Nokia Lumia 900 for AT&T review: Going all in
Stock Windows Phone Mango interface
Despite some talk that Nokia would be allowed to modify the Windows Phone interface, the Lumia 900 uses a completely unmodified interface. It's fine with us, but there's nothing to differentiate it from the competition.
A push on the unlock button reveals the lock screen, which displays the current time and date and shows calendar events, emails and missed calls.
Swiping the lockscreen up unlocks the device and reveals the live-tile Metro user interface. It's a very fluid vertical grid of Live tiles that shows one or two tiles organized in bricked style. Each of these can be reorganized by which ever order you like and you can place almost anything in the grid by holding your finger over it and selecting the Pin to start option.
It's a clean and simple interface. The Live tiles show stuff such as the current date, pending calendar events, missed calls, unread emails and more, all without the need to open up any of the respective applications. You can look at them as homescreen widgets of sorts. But that's oversimplifying them.
In Windows Phone Mango the Live tiles are quicker and offer more info. For example, the Pictures tile shows an animated slideshow of your images. The Group tile (Groups is a Mango-only feature to boot) lists friend updates. The application list has grown a virtual Search button, which makes finding apps easier for those with many apps installed.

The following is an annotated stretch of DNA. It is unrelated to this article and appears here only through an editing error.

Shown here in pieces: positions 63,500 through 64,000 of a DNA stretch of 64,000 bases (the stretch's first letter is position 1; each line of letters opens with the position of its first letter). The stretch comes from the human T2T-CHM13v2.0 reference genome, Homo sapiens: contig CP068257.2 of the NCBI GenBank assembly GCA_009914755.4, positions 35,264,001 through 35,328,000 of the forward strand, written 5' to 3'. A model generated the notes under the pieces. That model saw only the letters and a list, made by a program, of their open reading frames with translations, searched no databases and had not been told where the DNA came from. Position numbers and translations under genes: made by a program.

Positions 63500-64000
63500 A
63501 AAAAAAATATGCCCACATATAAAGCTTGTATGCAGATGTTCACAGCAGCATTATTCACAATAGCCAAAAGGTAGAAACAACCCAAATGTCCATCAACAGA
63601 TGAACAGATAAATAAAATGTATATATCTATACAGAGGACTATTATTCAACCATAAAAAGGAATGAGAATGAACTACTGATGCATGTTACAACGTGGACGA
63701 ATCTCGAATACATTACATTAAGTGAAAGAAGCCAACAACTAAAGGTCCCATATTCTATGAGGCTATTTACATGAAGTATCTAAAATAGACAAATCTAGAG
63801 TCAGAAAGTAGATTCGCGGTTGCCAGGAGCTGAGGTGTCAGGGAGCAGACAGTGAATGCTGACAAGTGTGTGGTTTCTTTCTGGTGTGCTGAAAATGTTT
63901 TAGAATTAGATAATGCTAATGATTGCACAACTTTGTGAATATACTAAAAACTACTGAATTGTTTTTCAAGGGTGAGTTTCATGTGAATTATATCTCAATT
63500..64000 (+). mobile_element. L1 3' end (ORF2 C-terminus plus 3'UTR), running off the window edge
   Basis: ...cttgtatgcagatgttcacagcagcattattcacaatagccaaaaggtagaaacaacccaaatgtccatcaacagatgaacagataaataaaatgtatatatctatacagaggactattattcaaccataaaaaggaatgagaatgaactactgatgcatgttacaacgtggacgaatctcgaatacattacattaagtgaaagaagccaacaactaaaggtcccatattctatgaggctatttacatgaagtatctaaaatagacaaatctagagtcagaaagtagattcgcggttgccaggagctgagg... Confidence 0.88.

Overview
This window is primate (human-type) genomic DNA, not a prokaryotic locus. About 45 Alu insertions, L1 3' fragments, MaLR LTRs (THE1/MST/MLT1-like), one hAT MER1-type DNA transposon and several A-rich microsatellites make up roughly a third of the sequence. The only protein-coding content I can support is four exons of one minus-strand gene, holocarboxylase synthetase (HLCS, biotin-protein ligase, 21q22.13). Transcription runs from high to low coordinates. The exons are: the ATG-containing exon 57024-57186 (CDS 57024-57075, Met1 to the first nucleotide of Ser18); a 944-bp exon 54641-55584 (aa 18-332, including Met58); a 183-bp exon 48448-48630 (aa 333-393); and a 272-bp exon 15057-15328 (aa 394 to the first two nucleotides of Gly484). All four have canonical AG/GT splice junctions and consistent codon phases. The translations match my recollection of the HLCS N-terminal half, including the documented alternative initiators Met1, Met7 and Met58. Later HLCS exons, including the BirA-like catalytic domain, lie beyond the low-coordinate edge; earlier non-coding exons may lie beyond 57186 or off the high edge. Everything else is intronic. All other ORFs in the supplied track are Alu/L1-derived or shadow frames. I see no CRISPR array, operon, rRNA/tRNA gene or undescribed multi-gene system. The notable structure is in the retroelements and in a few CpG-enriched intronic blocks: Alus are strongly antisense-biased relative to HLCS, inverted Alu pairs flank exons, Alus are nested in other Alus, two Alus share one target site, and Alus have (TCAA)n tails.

Here's a demo of the Nokia Lumia 900 in action.
The Lumia 900 comes with 7.5 Mango and one of its advantages over the original version is multitasking. The OS still doesn't do true multitasking; things are being done the iOS way. Apps not in the foreground are suspended, but the OS has ways to take over and carry out the task for them.
To switch between apps you press and hold the Back key (that's right, the Back key, not the Windows key). The app switcher itself looks similar to that of Symbian or WebOS: thumbnail snapshots of the apps, ordered chronologically left to right.
You can scroll the list horizontally to select an app and a tap will bring you back to exactly how you left it. Usually, the last 5-6 apps are here. You can't "kill" any of those apps, this is more of a history of the recently used apps.
Eventually, as you open more apps, the old ones start to drop out of the list. Once an app is gone, you have to launch it again the old-fashioned way, which has the drawback of starting it over from the beginning.
Finally, apps with active background tasks (e.g. streaming online radio) will keep on working.
Multitasking can be disabled from the settings to save on battery life. There you'll also find a list of all installed apps that support multitasking.
Opening the settings menu reveals two sets of options - system and applications. System covers all the settings you can think of like sounds, color theme, Wi-Fi, Bluetooth, Accounts, etc. The Applications settings enables you to configure individual settings for each app you have installed on the device - the People hub, Phone, Maps and more.
Windows Phone 7.5 can be controlled through voice only - you can dictate a text, have the phone read out the reply, you can initiate searches and so on. Other OSes are doing it too (*cough*Android*cough*) but voice commands are a big part of iOS (and a loudly touted one at that), so WP7.5 can freely brag about it too.